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Jaren Wilkey, BYU Photo

'Keep the passion and excitement going': What does another week of spectator-less crowds mean for No. 15 BYU?

By Sean Walker, | Updated - Oct. 6, 2020 at 9:08 p.m. | Posted - Oct. 6, 2020 at 3:53 p.m.

PROVO — Fans won’t be returning to LaVell Edwards Stadium anytime soon.

At least not this week.

The university announced Tuesday that Saturday’s afternoon game against UT San Antonio (3-1) will be played without spectators. The move, which will mark the third straight home game the Cougars have played without fans, is in accordance with the current "orange" restriction levels in place in Provo and Orem.

The decision was made "with the understanding there will not be a change in the risk designation this week," according to a statement from BYU athletics spokesperson Duff Tittle.

"With a continued effort to lower the case count in the community and current trends at BYU improving, the university hopes to have fans in the stadium on Oct. 24 versus Texas State," Tittle said in a statement.

While coronavirus numbers surge around them — including in Utah County — BYU's program has leveled off since a number of positive tests for COVID-19 forced the program to adjust schedules for two weeks and indefinitely postpone a game with Army.

"The last two weeks, we’ve had great results in our testing and lower numbers than we’ve ever seen," BYU coach Kalani Sitake told local media Monday. "If we keep trending that way, I think it will help us out, not only in keeping our guys on the field but trying to minimize the spread on this football team and in the program. We’ve seen the numbers really trend our way.

"That’s a good sign."

The Cougars, who initially established a plan to allow as many as 6,000 fans — and eventually up to 24,000 — at home games, have played all three games during their blistering 3-0 start in empty stadiums, including a 55-3 win at Navy in the season opener played due to coronavirus restrictions in the Baltimore area.

"I would like to see our fans there; I think it would be fun to have players' families and fans represent," Sitake said. "But if not, we’ll have to just keep doing what we’ve done. We’ve had three games now with no fans, and we’ve just got to keep the passion and excitement going.

"We’re not going to be worried about fans in the stands, or anything other than focusing on UTSA, in getting a competitive week of practice, and hopefully we match up well on Saturday."

A week after that game, BYU was forced to temporarily shut down its program and indefinitely postpone its Week 2 matchup at Army as a result of a "small number" of positive tests within the program, as well as the resulting contact tracing and quarantines.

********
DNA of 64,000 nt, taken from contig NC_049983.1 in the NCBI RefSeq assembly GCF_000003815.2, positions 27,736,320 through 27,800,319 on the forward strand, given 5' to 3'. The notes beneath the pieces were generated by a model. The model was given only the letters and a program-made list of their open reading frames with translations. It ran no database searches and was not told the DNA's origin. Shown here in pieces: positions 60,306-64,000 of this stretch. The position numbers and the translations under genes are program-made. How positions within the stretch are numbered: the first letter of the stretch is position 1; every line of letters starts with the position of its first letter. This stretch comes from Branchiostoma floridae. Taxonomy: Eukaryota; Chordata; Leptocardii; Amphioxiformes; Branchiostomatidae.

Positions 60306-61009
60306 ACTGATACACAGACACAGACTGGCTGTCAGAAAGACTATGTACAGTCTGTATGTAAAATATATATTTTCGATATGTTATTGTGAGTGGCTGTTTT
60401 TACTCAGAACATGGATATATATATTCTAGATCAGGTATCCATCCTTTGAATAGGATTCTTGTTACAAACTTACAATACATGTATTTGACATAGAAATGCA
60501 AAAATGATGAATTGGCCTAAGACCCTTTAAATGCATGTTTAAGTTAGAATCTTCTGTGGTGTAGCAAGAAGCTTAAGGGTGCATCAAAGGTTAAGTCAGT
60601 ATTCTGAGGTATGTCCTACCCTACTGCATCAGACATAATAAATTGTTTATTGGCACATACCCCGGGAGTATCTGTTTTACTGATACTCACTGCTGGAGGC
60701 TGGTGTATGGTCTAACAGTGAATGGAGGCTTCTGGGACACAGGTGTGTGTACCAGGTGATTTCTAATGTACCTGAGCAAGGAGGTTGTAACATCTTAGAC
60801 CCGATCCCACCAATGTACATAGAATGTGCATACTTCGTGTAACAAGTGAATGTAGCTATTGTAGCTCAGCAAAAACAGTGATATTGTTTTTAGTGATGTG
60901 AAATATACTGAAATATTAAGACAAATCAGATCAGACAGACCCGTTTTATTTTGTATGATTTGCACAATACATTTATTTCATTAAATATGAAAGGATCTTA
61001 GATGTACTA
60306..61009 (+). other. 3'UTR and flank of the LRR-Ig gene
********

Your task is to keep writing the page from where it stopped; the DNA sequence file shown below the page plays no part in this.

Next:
Ever since that moment, the Cougars have redoubled their efforts to halt the spread of the virus, specifically within the program, testing players, coaches and essential staff three times a week and practicing mask-wearing and social distancing whenever possible.

"There’s a collection of things that have helped us," Sitake said. "We’re focused exclusively on school, a lot of it is online, as well as football. I don’t think there’s as much of a social part of it, and I think that’s what these guys are built around anyway.

"Maybe it keeps them a little extra focused, and I’m OK with that."

BYU wide receiver Gunner Romney (18) carries the ball against Louisiana Tech during the first half of an NCAA college football game Friday, Oct. 2, 2020, in Provo, Utah. (Photo: Rick Bowmer, Associated Press)

Running back Tyler Allgeier agreed with his head coach, saying that though the Cougars saw an increase in positive tests at one point, they’ve been working diligently to keep the spread of the virus under control — as much as they can, at least.

"We wanted to follow the precautions, even before the season was up in the air," Allgeier said. "We really bought to that in the summer, when we knew if we wanted to have a season, we needed to tighten up.

"I think that really trained us to be as good as we are today."

Earlier Tuesday, Salt Lake City mayor Erin Mendenhall requested permission from the state to move Utah’s capital city back to the "orange" restriction levels as a signal to citizens of the alarming rise in COVID-19 cases.

Utah reported 716 more cases of the coronavirus Tuesday, with six more deaths, bringing the state’s total to 70,439 confirmed cases and an estimated 20,417 active cases.

Saturday’s game, which will kickoff at 1:30 p.m. MT, will be televised on ESPN2, and heard on BYU Radio and KSL Newsradio.

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